This tree in the cypress family goes by many names: Alaska yellow-cedar (my preference), yellow cedar, Alaska cedar, and Nootka cypress, to name a few.
Its scientific name has several variations too, largely because taxonomists have been unable to agree on the genus of the tree: Callitropsis nootkatensis (my preference), Cupressus nootkatensis, Chamaecyparis nootkatensis, and Xanthocyparis nootkatensis.
If you’ve been in landscaped residential or commercial areas in the Pacific NW, you’ve seen Alaska yellow-cedar. Landscapers love it. And what landscapers prize the most is a particularly droopy, smallish, cultivated variety called weeping Alaska yellow-cedar, Callitropsis nootkatensis ‘pendula’.
Within a quarter-mile or half-kilometer of my house, there are a number of these weeping cultivars planted in people’s yards. And the Safeway supermarket near me has a number of them growing in planters around the parking lot.
What’s special about this tree?
(1) Alaska yellow-cedar may have the most decay-resistant wood of all Pacific NW trees.
(2) For that reason, trees can live to exceptionally old age, exceeding 1,500 years.
(3) For the same reason, the lumber is prized for outdoor construction, especially for ground-contact uses such as fence posts and garden beds. The lumber is also used for shingles, shakes, outdoor flooring, and boatbuilding. For outdoor use, the lumber lasts longer than western redcedar. But you won’t find Alaska yellow-cedar at your local mega home-improvement store. Next time you’re building a garden bed, look for this wood in a specialty lumber store. You’ll be glad you did. (It may be priced less than, the same as, or more than western redcedar.)
(4) In the southern part of its range—Washington and, to a lesser extent, Oregon—the tree grows only at mid-to-high elevation in moist mountain areas. This means generally west of the Cascade crest.
(5) In the northern part of its range—from the central coast of BC up to Prince William Sound in Alaska—Alaska yellow-cedar grows from tidewater up to alpine treeline, one of the only tree species to do so.
(6) The lumber is especially valued in Japan. Most large clear logs are shipped there.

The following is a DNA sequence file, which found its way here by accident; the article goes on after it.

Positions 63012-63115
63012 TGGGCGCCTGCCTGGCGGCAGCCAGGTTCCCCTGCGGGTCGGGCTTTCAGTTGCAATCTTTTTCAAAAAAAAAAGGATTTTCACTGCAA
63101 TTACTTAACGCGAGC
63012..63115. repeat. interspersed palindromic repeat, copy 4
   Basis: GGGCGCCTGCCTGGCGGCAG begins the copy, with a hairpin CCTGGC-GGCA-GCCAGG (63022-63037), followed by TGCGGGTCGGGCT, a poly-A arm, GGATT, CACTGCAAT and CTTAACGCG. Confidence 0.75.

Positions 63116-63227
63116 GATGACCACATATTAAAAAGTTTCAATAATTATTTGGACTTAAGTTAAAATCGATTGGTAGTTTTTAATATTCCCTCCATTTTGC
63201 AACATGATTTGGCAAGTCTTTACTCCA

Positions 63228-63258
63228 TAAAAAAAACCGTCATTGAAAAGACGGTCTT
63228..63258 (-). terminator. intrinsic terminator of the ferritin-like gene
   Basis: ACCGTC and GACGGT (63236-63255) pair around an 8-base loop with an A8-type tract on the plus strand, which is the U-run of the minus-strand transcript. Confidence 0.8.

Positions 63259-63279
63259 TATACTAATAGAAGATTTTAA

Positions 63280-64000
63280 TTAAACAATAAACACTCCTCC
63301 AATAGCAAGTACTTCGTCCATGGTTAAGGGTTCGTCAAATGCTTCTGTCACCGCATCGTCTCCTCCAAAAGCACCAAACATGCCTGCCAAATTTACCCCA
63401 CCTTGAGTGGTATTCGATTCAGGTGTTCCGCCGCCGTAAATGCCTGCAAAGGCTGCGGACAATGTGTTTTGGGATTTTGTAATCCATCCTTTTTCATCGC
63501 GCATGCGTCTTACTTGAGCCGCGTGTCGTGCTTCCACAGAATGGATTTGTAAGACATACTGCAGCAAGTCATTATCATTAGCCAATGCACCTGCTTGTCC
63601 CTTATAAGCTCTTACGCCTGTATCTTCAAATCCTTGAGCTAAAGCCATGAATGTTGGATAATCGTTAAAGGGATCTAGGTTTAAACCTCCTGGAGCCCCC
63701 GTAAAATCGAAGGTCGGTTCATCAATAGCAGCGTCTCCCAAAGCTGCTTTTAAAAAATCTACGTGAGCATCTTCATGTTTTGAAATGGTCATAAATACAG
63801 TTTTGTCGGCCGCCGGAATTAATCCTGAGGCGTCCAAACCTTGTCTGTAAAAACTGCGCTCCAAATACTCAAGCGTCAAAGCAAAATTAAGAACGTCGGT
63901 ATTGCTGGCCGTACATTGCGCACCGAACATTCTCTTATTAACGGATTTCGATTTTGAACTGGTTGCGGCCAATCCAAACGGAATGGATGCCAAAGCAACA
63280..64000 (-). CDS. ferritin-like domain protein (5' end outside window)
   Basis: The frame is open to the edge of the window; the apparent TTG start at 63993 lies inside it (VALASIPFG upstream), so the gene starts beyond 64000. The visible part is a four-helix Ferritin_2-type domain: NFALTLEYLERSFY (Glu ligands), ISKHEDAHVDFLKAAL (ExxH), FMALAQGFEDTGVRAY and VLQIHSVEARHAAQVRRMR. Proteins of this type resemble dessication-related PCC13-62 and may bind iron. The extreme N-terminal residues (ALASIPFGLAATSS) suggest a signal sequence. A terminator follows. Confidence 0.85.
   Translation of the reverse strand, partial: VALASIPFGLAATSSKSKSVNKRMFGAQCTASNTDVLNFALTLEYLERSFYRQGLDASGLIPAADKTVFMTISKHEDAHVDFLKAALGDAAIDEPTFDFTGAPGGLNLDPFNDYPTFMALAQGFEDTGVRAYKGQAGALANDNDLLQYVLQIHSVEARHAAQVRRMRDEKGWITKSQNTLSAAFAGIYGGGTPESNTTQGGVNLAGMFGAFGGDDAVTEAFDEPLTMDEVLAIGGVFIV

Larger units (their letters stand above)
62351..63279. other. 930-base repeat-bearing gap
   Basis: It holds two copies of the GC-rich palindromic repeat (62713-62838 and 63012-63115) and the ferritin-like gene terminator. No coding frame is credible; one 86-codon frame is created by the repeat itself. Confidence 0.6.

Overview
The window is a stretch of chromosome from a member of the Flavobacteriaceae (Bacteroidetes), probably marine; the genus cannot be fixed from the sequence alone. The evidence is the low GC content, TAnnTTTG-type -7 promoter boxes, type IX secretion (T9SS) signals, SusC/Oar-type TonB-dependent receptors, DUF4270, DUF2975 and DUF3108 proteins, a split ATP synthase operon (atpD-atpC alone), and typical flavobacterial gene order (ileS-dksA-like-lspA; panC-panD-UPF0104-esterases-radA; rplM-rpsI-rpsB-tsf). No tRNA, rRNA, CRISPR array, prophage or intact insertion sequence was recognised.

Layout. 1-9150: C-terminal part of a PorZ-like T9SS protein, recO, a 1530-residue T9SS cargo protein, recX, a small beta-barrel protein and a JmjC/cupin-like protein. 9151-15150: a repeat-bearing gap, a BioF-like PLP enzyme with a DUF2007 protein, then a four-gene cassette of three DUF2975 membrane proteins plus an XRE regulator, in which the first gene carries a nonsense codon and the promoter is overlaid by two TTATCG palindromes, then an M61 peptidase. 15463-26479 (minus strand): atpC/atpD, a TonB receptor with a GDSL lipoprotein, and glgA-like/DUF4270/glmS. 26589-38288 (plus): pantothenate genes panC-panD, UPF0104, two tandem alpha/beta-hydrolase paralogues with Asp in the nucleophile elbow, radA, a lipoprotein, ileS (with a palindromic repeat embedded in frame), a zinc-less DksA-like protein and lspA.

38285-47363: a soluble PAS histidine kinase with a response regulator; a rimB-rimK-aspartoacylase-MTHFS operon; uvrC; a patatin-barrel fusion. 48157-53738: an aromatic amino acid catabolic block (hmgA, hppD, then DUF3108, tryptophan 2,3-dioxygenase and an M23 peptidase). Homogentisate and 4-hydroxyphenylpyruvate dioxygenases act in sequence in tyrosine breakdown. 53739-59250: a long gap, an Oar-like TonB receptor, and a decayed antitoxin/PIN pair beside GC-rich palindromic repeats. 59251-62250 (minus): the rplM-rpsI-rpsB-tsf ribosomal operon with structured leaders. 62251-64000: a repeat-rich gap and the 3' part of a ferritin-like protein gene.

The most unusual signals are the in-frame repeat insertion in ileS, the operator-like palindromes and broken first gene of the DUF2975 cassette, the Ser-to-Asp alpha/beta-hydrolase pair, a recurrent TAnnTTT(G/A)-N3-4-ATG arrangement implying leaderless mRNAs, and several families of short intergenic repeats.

Why is Alaska yellow-cedar called “yellow”?
I can think of three possible reasons.
One, in the mountains, when you look at a slope of trees (e.g., mountain hemlocks, subalpine fir, Pacific silver fir), Alaska yellow-cedar stands out as a yellow-ish patch against a darker green background. The color difference is easy to notice. It may be due to the natural color of Alaska yellow-cedar’s scales. Or, the yellower color may be because the dead scales of the tree turn yellow (as opposed to brown) and tend to remain on the tree, at least until a storm shakes them off.
Two, the bark of Alaska yellow-cedar is shaggy. It forms strips. The bottoms of the strips tend to hang loose from the tree, exposing the next layer underneath. That next layer is yellow-ish.
Three, if you start sawing Alaska yellow-cedar, at first the wood is creamy white. But within an hour or so, the freshly sawed surface turns yellow. (Eventually, if out in the sun, it turns gray.) Perhaps you’ve noticed this if you are a trail worker at mid-to-high elevation (e.g., cutting pieces of Alaska yellow-cedar for crib steps), woodworker, boat-builder, or DIY-er.
In this photo, both pieces of wood are Alaska yellow-cedar from my garage. The top piece is "as is" to show the yellow color. The bottom piece is freshly sanded to show the white color (which will soon turn yellow).
I suspect the yellow color of the lumber is the reason that the tree is called Alaska yellow-cedar.
Do you have any information on the true origin of this name? Please share it!